Well, firstly I would say that a symphony, a string quartet, an eloquent narrative, are all far greater creations than the best meal. Give me Middlemarch any day over a good meal, but I would choose a good meal over a bad one. At table, I want the food to be wonderful but for the most part ignored in conversation – pay the cook the compliments and gratitude that are due, then talk about something more interesting. This is probably a question you’d like me to dwell on but … interestingly, what I want to concentrate on in my talk, Kitchen Stories, is the impossibility of writing with any true poetry about food, the impossibility of transcending its materiality.
More recently, you have written On Digestion. How does this book differ from your previous written work?
On Digestion, although not more than a very long essay, is a mature statement. I’m proud of it, and also proud of MUP for commissioning it. Plenty was written to put things behind me (I firmly believe that when you have written about certain things you can put them down). But also to make a record of certain parts of my reading. The essay I have in Voracious, a collection (Hardie Grant) which is out this month, has laid to rest my furies about food and television! I’ll leave food and television to its abject life now.
The theme for this year’s Watermark Literary Muster is ‘the backyard’. What do you love most about your own backyard, the foodie haven known as McLaren Vale in South Australia?
Ah, the backyard! Better – the land, front, sides and back. We need to grow food everywhere, not just in the backyard. I don’t have a nature strip but if I did, I’d plant food that anyone could take. I love the idea of gleaning, of giving away food, of sharing the glut (in part On Digestion is about this).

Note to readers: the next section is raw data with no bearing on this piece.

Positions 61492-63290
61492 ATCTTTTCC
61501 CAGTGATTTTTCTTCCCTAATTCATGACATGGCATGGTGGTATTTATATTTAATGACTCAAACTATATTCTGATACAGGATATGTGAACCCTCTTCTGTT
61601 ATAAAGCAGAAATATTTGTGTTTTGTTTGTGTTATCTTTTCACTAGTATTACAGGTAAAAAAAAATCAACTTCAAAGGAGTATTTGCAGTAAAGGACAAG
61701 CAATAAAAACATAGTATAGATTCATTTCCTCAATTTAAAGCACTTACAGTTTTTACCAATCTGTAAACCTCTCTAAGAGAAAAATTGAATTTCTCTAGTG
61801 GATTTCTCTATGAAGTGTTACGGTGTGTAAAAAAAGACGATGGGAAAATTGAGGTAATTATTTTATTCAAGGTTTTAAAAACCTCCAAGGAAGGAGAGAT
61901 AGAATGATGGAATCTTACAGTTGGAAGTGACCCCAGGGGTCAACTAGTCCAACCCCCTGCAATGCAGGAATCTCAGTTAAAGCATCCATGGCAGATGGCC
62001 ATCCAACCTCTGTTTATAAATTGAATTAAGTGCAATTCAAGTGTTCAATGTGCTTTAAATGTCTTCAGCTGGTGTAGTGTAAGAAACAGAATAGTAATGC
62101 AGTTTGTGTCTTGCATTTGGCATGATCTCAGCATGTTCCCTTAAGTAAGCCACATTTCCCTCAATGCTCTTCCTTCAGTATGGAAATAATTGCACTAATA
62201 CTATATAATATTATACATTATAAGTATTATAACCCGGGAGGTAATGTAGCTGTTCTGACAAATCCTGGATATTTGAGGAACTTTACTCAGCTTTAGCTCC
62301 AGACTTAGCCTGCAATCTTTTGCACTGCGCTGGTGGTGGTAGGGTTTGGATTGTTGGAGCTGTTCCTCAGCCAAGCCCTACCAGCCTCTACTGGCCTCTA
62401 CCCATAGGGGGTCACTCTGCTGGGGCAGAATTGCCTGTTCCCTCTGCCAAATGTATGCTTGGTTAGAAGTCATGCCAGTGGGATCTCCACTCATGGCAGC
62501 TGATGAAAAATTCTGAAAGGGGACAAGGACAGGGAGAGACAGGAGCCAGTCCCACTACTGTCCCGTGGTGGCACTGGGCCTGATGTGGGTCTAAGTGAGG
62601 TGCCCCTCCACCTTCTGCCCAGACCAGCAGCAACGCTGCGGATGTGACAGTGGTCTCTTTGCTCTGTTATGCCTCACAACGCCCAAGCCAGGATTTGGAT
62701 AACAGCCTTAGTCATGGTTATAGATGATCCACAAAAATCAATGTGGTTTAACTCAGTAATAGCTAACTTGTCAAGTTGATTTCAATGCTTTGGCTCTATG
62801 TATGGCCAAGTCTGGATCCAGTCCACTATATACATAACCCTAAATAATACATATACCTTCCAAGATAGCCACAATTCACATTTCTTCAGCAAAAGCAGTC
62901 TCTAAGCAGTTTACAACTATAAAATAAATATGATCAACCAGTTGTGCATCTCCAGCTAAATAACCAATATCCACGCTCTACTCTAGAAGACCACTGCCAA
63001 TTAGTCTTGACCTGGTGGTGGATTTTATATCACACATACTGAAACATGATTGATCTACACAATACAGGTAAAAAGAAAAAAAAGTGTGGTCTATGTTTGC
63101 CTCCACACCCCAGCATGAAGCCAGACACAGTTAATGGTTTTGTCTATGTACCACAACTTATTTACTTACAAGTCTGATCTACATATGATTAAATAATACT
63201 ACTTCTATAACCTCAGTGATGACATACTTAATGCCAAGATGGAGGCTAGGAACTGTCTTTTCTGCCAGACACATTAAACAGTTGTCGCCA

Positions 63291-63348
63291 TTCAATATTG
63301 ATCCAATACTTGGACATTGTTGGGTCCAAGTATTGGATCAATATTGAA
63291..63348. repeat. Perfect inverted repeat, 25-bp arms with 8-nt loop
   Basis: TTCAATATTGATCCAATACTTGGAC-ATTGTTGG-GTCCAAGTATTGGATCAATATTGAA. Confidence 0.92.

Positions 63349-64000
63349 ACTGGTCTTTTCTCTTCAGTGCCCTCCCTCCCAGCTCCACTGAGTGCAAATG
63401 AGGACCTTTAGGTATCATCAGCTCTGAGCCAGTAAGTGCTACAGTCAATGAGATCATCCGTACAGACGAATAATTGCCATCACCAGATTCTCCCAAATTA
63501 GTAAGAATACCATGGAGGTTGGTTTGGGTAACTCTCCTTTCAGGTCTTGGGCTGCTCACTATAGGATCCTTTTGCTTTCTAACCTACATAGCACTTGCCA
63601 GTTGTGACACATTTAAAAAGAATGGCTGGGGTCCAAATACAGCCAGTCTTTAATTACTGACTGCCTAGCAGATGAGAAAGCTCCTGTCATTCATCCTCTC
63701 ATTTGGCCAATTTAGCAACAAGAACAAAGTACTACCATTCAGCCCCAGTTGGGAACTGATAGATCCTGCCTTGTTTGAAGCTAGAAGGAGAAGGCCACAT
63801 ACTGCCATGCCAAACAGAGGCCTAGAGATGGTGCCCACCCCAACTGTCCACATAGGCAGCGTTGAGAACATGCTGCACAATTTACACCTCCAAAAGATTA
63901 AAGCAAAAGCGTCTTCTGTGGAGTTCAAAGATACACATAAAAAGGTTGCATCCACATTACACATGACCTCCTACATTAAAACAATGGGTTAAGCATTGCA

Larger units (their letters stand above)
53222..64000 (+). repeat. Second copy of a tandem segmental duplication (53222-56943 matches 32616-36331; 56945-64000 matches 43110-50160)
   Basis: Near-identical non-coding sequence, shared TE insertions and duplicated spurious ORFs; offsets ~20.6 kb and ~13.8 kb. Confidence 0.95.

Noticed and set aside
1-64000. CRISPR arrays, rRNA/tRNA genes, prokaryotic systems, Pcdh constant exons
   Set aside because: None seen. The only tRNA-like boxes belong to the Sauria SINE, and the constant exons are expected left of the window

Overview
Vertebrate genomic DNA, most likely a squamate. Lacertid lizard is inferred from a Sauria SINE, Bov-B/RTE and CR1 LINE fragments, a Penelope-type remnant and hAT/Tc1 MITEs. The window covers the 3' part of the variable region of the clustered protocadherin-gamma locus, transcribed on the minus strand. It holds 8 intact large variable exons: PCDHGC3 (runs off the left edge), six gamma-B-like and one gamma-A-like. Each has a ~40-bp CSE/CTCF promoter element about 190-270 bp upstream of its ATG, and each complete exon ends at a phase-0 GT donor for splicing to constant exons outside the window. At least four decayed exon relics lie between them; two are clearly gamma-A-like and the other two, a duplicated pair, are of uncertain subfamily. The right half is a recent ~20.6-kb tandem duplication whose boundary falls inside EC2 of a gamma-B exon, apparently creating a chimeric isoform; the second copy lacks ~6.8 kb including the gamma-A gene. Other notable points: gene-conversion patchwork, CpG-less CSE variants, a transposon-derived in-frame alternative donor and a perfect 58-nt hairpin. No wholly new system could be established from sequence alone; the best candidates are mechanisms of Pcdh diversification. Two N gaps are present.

I live on nearly an acre. The perimeter is all natives, but there are many beds for food plants nearer the house and many, many fruit trees – 9 varieties of quince for instance, pomegranates, peach, apricot, mulberries, apples, persimmon, lemons, blood orange, seville orange, figs, etc. Gardening, growing food, has been the central education of my late middle age. I feel something approaching tenderness towards my plants and responsibility towards them, but also an acknowledgement that they have an independent life to me.
I live in the present, surely a healthy, sane way to live. Growing food is part of this, but it also teaches you patience, and I’m grateful for that.
I didn’t choose McLaren Vale for any of the above and don’t think it is a paradise for food lovers. Far too many vines when food should be grown, and more and more ugly housing estates. But I do love my patch. I am a solitary by nature, a reader (it is a mistake to think that restaurateurs are necessarily gregarious – it is a kind of performance).